New research from TDX Group has indicated that people living in East Anglia, Brighton and Newcastle residents are the most likely to be insolvent.
Commenting on the research Richard Haymes, Head of Financial Difficulties at TDX Group, an Equifax said “Our latest research shows a significant and growing disparity between the level of individual insolvencies across age profiles and UK regions. Those aged under 35 are increasingly likely to enter into insolvency and those living in Peterborough are up to fourteen times more likely to become insolvent than people residing in London.”
The figures find that one in 239 people in Peterborough and one in 273 people in Norwich entered an Individual Voluntary Agreement (IVA) in 2017. Other insolvency hot spots included Brighton (one in 323), Portsmouth (one in 333) and Newcastle (one in 358). People living in the major metropolitan areas of Liverpool (one in 814), Glasgow (one in 842), Birmingham (one in 1020) and London (one in 3478) are much less likely to enter into personal insolvency.
TDX data: Consumers entering an Individual Voluntary Arrangement (IVA) or Trust Deed (TD) in 2017 as a proportion of region population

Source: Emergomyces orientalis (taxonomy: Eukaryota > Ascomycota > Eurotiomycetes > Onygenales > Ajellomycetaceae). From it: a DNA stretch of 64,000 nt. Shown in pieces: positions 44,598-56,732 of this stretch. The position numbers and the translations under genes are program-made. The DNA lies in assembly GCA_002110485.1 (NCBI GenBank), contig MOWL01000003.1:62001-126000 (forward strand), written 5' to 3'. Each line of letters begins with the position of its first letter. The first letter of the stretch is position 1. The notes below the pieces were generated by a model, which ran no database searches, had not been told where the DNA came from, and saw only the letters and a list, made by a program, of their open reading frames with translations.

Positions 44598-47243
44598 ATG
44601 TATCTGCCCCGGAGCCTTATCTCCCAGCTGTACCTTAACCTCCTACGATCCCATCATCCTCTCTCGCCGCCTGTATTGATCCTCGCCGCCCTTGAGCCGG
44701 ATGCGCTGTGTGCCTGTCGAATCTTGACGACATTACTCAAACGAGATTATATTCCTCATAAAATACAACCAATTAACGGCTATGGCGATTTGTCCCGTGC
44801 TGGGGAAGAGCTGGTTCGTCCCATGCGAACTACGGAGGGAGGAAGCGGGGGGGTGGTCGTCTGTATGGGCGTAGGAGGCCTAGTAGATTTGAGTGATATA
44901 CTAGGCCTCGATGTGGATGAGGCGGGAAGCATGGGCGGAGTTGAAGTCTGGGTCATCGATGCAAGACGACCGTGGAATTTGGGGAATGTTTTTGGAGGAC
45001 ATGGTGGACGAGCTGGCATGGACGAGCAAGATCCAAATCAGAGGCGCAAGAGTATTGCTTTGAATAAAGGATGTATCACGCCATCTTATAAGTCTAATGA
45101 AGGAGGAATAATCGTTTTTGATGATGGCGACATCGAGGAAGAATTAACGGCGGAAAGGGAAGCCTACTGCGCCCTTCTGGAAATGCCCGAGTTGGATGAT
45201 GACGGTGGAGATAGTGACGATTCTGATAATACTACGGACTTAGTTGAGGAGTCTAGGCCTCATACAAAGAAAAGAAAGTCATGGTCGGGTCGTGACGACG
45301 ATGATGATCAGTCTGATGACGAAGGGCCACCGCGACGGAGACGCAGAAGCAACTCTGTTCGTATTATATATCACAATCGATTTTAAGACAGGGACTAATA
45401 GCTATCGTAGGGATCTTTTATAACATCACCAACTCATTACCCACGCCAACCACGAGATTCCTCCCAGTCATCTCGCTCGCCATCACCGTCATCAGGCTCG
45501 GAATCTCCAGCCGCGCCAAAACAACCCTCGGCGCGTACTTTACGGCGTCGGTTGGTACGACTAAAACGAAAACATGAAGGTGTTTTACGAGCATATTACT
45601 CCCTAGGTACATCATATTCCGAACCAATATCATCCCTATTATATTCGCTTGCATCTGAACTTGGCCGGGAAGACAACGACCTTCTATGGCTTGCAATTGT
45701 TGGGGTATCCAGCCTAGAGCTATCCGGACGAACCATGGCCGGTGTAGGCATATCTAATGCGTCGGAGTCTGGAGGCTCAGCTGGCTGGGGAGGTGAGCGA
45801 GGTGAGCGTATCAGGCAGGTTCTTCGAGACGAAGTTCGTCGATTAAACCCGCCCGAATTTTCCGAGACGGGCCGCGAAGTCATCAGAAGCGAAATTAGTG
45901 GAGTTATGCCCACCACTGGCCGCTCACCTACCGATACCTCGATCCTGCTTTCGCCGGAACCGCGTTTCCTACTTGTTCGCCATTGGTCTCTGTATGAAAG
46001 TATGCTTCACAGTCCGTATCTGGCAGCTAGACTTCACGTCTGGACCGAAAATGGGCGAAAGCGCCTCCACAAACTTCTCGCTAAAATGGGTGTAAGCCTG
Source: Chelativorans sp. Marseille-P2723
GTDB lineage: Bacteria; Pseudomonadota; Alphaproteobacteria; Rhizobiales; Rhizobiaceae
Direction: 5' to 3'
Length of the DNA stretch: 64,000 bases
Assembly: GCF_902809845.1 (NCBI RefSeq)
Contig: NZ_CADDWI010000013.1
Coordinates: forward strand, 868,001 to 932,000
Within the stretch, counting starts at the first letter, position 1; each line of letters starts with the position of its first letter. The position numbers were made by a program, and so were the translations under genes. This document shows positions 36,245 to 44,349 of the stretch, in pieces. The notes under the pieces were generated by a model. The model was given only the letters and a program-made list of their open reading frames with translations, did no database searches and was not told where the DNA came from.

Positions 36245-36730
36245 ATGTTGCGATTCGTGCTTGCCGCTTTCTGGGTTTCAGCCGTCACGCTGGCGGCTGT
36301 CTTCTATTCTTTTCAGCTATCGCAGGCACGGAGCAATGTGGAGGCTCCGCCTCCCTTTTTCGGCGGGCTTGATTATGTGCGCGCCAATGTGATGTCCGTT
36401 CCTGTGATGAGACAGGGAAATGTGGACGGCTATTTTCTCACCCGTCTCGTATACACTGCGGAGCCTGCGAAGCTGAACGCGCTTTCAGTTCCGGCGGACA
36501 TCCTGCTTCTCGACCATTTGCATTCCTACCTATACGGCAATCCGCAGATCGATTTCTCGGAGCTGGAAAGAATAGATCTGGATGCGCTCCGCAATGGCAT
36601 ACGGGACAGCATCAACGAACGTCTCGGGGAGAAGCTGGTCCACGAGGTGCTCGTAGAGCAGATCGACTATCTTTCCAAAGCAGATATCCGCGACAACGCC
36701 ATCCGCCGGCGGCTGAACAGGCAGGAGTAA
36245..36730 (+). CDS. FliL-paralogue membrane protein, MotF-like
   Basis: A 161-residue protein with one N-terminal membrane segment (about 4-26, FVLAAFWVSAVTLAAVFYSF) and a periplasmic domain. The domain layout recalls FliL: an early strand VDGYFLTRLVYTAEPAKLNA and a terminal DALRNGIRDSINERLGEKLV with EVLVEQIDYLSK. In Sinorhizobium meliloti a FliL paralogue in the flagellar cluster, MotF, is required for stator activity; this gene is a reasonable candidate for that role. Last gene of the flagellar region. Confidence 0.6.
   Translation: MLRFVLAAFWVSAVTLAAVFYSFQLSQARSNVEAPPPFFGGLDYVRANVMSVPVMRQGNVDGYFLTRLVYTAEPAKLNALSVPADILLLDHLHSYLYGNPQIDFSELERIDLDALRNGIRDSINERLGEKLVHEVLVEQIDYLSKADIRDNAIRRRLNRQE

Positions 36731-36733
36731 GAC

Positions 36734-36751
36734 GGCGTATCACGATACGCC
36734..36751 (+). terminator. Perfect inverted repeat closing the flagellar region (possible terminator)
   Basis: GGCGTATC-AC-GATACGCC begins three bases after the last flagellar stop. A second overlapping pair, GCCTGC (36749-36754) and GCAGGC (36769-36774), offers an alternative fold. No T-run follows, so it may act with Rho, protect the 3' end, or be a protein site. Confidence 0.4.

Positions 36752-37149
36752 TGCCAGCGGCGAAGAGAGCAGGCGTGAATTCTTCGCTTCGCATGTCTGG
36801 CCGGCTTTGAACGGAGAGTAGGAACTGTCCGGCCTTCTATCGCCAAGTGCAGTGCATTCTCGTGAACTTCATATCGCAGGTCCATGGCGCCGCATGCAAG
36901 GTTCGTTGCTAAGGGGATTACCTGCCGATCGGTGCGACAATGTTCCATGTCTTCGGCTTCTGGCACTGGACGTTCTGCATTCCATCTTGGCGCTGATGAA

|UK region||One person entering insolvency in every||UK region||One person entering insolvency in every|
“The data also highlights a fundamental shift in the age profile of people entering personal insolvency. Under 35’s now makeup 40% of all new IVAs compared to just 27% in 2014. This is being driven by the cost of living pressures, with under 35’s more likely to live in private or social rental properties and have an element of income coming from welfare benefits. Other contributing factors may be the number of individuals finding themselves limited to higher cost credit products, limited wage growth and a higher risk of unemployment.
“In contrast, over the same period (2014-2017), there was a 33% drop in people over 55 managing their debts through an IVA, largely due to factors such as the lower cost of servicing mortgages. This has provided people at risk of problem debt with a protection cushion in their budgeting, although the Bank of England June Financial Stability Report1 stated that the percentage of people with debt-servicing ratios (DSRs) of over 40% has increased recently from 0.9% to 1.3%. A DSR of over 40% suggests a higher risk of financial difficulty.
“In terms of problem debt, we are seeing the development of a two-tier economy, with those benefiting from low-interest rates, cheap mortgages and reasonably low inflation able to manage their debts, while those in rental properties experiencing higher living costs becoming more likely to see credit transition into problem debt.”